For the Committee of Arrangements, 

JAMES A. FOX, Mayor. 

Cambridge, Mass., Nov, 2D, 1BB2, 

The invitations to descendants of John Bridge were sent to 
the following : — 


Samuel James Bridge San Francisco, Cal. 

Mr. and Mrs. Nathan "William Bridge . . . West Medford, Muss. 

Jane P. Bridge Somerville, Mass. 

Edmund Bridge West Medford, Mass. 

Frederick William Bridge West Medford, Mass. 

Mr. and Mrs. James Bridge Augusta, Me. 

Susan Williams Bridge Augusta, Me. 

Margaret North Bridge Augusta, Me. 

Sarah Cony Bridge Augusta, Me. 

Ruel Williams Bridge Augusta, Me. 

James Bridge, Jr Atlanta, Qa. 

Horatio Bridge New York City. 

Joseph Hartwell Bridge Leadville, Colorado. 

Hannah North Bridge Genera, JV. Y. 

Anna Frazier Bridge Geneva, N. Y. 

Mr. and Mrs. William Bridge West Medford, Mass. 

Henry Saunders Bridge West Medford, Mass. 

Edward W. Bridge West Medford, Mass. 

Helen W. Ritchie Philadelphia, Pa. 

Lucy Perkins Bridge West Medford, Mass. 

Eliza Putnam Stone Boston, Mass. 

Mary Bridge Vose Colorado. 

Hannah North Vose Colorado. 

Chandler Vose Colorado. 

George Howe Vose California. 



Hannah Bridge Williams Augusta, Me. 

Abby Williams Marble New York City. 

Horatio Bridge Washington, D. C. 

Charlotte Marshall Bridge Washington, D. C. 

Margaret North New York City. 

Hannah E. North New York City. 

George Weston New York City. 

Mary Austin New York City. 

William F. Bridge Foster's Crossiyigs, Ohio. 

James Crosby Bridge Foster's Crossings, Ohio. 

Elizabeth Crosby Bridge Exeter, N. H. 

Henry Whitney Bridge Cincinnati, Ohio.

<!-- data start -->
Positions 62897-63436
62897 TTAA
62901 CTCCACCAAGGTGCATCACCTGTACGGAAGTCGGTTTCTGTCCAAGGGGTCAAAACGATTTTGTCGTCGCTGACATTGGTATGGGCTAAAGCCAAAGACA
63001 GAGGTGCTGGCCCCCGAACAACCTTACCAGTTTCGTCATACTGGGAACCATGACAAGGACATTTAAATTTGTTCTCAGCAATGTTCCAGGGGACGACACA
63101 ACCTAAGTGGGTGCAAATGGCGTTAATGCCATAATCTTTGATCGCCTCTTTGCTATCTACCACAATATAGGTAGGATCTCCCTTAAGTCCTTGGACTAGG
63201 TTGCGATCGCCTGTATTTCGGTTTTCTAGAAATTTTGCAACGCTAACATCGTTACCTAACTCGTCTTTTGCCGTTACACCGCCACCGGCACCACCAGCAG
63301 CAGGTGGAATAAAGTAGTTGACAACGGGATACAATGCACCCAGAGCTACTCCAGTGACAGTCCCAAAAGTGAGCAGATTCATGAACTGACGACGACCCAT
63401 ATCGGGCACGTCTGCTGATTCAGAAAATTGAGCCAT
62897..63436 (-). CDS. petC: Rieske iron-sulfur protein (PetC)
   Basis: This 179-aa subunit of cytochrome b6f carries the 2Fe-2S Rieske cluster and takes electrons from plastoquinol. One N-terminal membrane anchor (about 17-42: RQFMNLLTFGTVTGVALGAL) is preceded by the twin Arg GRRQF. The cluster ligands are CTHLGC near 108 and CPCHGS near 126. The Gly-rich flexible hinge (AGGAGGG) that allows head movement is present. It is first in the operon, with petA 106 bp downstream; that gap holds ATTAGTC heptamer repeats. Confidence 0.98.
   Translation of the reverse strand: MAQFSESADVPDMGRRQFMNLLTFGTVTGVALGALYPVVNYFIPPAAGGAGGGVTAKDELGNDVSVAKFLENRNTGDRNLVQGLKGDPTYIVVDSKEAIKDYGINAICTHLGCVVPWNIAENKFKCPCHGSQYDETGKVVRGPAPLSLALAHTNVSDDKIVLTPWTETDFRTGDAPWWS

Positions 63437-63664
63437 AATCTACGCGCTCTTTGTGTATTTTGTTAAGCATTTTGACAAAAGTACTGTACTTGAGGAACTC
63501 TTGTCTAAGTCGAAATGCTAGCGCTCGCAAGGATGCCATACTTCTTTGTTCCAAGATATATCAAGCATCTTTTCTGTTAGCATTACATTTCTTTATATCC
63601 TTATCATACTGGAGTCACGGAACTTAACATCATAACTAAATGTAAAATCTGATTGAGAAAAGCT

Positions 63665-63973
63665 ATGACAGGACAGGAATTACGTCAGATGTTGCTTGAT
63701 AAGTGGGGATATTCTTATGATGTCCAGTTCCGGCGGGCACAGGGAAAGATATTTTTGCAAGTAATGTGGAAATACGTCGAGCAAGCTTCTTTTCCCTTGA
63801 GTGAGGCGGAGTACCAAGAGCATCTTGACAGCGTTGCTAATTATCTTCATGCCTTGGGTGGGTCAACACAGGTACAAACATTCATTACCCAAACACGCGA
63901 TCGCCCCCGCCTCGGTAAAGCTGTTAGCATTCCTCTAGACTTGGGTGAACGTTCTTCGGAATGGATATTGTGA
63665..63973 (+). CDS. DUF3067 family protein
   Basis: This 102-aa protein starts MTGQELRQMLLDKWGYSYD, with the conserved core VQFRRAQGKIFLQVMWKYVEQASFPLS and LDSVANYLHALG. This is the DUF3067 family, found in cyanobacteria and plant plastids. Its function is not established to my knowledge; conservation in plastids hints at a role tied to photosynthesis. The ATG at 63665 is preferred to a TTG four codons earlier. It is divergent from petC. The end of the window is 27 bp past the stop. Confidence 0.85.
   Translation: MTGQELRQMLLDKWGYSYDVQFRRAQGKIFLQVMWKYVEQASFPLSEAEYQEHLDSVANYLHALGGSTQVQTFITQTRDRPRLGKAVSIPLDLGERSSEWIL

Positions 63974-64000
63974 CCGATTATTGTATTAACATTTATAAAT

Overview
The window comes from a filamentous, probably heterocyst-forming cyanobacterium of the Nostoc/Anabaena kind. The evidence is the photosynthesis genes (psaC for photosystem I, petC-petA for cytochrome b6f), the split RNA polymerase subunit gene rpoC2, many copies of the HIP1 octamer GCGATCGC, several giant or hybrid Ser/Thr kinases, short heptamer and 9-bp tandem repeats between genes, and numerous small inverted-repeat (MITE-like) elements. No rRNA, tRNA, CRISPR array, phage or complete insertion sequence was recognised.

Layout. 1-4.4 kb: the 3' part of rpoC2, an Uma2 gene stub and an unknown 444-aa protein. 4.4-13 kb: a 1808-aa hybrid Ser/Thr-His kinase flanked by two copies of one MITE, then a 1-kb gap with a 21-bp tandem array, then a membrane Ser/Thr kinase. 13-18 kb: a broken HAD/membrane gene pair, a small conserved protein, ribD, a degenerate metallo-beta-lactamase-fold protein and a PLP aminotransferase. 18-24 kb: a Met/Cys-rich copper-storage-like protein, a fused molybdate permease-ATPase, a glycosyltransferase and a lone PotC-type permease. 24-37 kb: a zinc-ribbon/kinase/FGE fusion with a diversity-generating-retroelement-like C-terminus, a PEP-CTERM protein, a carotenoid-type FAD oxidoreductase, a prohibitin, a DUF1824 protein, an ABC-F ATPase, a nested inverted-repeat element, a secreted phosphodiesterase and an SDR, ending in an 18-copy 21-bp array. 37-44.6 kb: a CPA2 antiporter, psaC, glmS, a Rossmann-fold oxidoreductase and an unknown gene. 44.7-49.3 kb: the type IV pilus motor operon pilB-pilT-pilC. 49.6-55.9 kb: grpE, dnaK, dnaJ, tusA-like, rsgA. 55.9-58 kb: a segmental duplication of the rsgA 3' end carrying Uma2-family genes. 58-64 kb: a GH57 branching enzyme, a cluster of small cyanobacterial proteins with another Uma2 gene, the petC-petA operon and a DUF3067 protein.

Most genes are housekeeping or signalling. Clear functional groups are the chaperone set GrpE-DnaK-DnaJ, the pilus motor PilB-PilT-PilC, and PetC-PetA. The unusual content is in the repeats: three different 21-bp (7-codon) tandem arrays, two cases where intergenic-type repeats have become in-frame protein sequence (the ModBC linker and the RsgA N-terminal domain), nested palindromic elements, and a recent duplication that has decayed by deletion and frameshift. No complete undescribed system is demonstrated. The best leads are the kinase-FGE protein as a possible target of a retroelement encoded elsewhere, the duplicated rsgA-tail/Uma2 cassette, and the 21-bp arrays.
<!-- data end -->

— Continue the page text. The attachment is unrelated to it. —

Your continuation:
William E. Bridge, Jr Cincinnati, Ohio. 

Herbert Sage Bridge Cincinnati, Ohio. 

Catherine May Bridge Foster's Crossings, Ohio. 

Walter Guild Bridge Foster's Crossings, Ohio. 

Josiah Bridge Cambridge, Mass. 

Mrs. William T. Piper Cambridge, 3Iass. 

Charles Bridge Albany, N. Y. 

Charles Francis Bridge Albany, N. Y. 

Erastus T. Bridge Haverhill, Muss. 

Mrs. Samuel Bridge Cambridge, Mass. 

Mr. and Mrs. George O. Davis Lexington, Mass. 

Frederic Gardner Davis Lexington, Mass. 

Charles Bridge Davis Lexington, 3Iass. 

Harry Wellington Davis Lexington, Mass. 

Alice C. Baker Cambridge, Mass. 

Mr. and Mrs. George L. Stratton Concord, N. II. 

Florence Gardner Stratton Concord, N. H. 

George Bridge Stratton Concord, N. H. 

Charles Devens Boston, Mass. 

Thomas M. Devens Charlestown, Mass. 

Martha Lithgow Downes Charlestown, Mass. 

Caroline Devens Morris Portsmouth, N. H. 

Henry Devens Brattlehoro, Vt. 

Francis Payson Sberburu Charlestown, Mass. 

Edward P. Devens Charlestown, Mass. 

Helen Devens Crocker Charlestown, Mass. 

Richard Devens Washington, D. C. 

Mrs. Arthur L. Devens Cambridge, Mass. 

Mary Devens Cambridge, Mass. 

Arthur Lithgow Devens Cambridge, Mass. 

Agnes Devens Cambridge, Mass. 

Frank Payson Neiu York City. 

Charles Payson Washington, D. C. 

Francis Faithful Brighton, England. 

James N. Bowman Council Bluffs, Iowa. 



Lizzie Y. Bowman Wiscasset, Me. 

M. W. Bridge Providence, B. I. 

W. W. Bridge Wilbraham, Mass. 

M. Wells Bridge Springfield, Mass. 

Benjamin B. Bridge East Broohfield, Mass.